PokerLizard: You're affiliated with FullTiltPoker – are you on there frequently? How busy are you with that?

Jennifer: Yeah, I try to play on there regularly. When I do, I try to talk to the players, the email me and I try to help them out with poker questions. So yeah, I'm pretty active with FullTilt.

They don't sponsor me , though, at tournaments. I put up my own money to play. But I do wear FullTilt gear in tournaments sometimes to advertise for them.

PokerLizard: Speaking of tournaments, what is your favorite venue?

Jennifer: Hmm …, the Bellagio…[laughs]…because it's in my home, Las Vegas . The Mirage is pretty cool, too, and then we'll see how the Rio is. I mean, the Horseshoe is great. The WSOP – I don't think anything can compete with that tournament. Because when you walk in the room of the Main Event, there is just so much energy…I can't even describe it. It just makes your skin perk up! It's unbelievable, and I've never experienced anything like that.

PokerLizard: How does the WPT hold up against the WSOP?

Jennifer: The WPT isn't quite to that level yet. I mean, it is very exciting playing a WPT event – they're great. It just doesn't have the history that the WSOP does. But give it enough time, and it'll catch up.

PokerLizard: How about the WSOP Circuit Events, like the recent one in Atlantic City ?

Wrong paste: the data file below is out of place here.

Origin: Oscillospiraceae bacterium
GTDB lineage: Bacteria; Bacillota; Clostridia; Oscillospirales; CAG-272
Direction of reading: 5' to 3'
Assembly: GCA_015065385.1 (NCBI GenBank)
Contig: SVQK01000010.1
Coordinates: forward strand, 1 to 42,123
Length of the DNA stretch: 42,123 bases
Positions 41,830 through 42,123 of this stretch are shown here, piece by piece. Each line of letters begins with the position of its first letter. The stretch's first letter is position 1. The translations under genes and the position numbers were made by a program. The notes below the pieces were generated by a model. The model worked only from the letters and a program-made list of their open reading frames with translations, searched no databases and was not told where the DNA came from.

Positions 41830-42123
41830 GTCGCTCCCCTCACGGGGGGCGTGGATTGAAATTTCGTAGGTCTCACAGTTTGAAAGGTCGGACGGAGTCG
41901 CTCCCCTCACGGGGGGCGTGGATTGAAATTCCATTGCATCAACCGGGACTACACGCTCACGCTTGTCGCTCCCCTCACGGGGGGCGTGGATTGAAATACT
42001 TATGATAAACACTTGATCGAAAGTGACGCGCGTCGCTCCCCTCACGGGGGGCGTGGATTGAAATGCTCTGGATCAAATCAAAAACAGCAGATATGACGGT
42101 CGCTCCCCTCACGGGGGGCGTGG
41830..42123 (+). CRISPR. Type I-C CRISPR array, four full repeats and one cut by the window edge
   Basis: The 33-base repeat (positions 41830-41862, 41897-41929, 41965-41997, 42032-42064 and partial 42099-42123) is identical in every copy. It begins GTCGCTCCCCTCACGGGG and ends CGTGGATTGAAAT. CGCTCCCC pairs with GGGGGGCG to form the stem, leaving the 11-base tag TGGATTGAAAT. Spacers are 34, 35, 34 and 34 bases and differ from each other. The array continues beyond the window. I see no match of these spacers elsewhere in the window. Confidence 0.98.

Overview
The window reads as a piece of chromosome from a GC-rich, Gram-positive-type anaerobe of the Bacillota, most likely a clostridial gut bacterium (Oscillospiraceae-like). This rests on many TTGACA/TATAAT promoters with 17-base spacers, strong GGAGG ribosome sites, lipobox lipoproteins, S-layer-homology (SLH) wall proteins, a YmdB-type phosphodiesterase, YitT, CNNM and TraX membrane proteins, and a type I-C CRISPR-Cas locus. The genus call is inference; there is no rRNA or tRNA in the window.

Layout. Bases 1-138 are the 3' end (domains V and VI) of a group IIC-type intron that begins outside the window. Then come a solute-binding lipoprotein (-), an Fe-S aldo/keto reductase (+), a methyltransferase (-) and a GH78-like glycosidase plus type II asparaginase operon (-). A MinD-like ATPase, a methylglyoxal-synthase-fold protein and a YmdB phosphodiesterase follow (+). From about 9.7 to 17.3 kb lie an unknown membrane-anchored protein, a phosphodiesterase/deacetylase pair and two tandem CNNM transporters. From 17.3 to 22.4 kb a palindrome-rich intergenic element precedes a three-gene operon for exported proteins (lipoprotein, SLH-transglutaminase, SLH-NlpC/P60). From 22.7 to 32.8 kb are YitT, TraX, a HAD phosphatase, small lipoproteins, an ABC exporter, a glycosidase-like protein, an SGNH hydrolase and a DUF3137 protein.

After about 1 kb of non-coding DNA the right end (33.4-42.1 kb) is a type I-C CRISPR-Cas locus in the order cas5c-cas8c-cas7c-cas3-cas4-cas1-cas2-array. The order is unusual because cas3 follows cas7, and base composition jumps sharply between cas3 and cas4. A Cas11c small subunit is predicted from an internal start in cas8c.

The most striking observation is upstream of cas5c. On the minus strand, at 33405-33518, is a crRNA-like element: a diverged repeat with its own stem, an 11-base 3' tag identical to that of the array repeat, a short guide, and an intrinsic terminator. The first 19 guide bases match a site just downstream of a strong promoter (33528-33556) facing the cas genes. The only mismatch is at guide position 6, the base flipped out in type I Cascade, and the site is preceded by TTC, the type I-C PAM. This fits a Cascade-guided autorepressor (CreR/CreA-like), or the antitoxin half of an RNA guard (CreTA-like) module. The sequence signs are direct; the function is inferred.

Jennifer: They're still working on getting the blinds structure right. This first one in AC had blinds go up too fast [making luck more of a factor ], but they are changing it up for the coming circuit events, which is good. But what really makes these great tournaments is the $2M free-roll at the end of the year. That qualifier is a huge reason to play in the circuit events.

PokerLizard: So are you just blown away by poker's recent boom in popularity?

Jennifer: Yes and no. Because everywhere you go, people are always playing poker. So it's always been popular – TV has just made it acceptable. So I guess I have to say I am blown away, because it's just unbelievable. I mean, how many people do you think will play in this year's WSOP – 5,000?

I was talking to Phil Ivey the other day at a game about the WNBA, and I said, “You know, you're probably more famous than any of the women basketball players.” TV has turned poker players into celebrities.

People ask me if they should increase the buy-in to the WSOP, and my thoughts are, the more the merrier. It's a great challenge to make it through 6,000 players in an event, especially with so many of them first-time amateurs. I mean you have to constantly adjust your game depending on who you're up against – either pros or amateurs. And that's where reading your opponents comes into play, instead of a mathematical point of view.

PokerLizard: You won a WSOP bracelet playing "2 to 7 draw", your first time to play it. How'd you pull that off?